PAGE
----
Clearly, the Trudeau cabal which forms the government is comfortable doing whatever pleases its masters, even without Parliament being convened. Flouting the reason conventions were established in the first place — to limit the powers of executive rule — doesn’t do much for the crisis of legitimacy or credibility in which the anachronistic liberal democratic institutions are mired.
1. This meeting takes place right after the release of the Pandora Papers. The CBC reports that the 11.9 million files “show 35 current or former world leaders and more than 300 other public officials around the globe who have held assets in or through tax havens. Former British prime minister Tony Blair, the current prime ministers of the Czech Republic and Kenya, and the King of Jordan have all benefited from the anonymity or tax advantages of their offshore holdings, the records reveal.”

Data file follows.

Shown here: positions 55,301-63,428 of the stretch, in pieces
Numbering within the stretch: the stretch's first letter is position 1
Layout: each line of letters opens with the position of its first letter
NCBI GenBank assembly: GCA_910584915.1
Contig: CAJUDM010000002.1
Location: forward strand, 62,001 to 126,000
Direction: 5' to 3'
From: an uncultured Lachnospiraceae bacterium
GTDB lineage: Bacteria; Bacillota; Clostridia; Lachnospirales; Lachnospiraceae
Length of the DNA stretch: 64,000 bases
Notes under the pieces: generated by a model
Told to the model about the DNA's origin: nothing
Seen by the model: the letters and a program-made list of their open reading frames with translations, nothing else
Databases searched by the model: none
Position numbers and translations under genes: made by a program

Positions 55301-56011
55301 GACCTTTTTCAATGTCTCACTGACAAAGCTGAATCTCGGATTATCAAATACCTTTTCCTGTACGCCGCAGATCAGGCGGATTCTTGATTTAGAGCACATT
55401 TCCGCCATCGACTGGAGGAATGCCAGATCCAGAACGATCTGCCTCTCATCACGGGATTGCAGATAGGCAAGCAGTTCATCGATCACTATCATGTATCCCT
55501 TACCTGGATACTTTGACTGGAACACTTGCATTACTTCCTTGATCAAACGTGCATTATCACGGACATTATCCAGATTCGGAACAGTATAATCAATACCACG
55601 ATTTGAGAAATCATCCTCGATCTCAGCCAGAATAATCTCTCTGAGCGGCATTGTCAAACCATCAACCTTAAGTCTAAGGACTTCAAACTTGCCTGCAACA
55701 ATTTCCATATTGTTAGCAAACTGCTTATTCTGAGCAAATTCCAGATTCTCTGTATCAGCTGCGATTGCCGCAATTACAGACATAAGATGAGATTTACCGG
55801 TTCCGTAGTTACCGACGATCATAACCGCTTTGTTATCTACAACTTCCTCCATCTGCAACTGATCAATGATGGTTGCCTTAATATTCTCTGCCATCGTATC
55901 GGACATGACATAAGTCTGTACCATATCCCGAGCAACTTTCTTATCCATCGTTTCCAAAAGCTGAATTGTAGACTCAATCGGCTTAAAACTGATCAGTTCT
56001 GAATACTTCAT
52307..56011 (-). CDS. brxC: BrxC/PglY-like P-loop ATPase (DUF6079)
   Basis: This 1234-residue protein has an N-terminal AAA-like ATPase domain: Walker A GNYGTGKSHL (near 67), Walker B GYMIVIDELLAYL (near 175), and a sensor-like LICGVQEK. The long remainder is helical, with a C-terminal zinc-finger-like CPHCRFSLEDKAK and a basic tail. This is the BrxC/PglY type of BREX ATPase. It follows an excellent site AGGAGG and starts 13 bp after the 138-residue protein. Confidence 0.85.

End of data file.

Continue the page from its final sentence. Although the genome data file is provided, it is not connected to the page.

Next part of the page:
The files consist of everything from emails to bank statements, incorporation documents and shareholder registries. They are from 14 firms that provide offshore services, and were leaked by a confidential source to the Washington, DC-based International Consortium of Investigative Journalists (ICIJ). The ICIJ has provided access to the files to 150 of its partner news organizations around the world, including CBC/Radio-Canada and the Toronto Star in Canada.
So far, the CBC and the Star have identified the names of at least 500 Canadian citizens or residents on the list.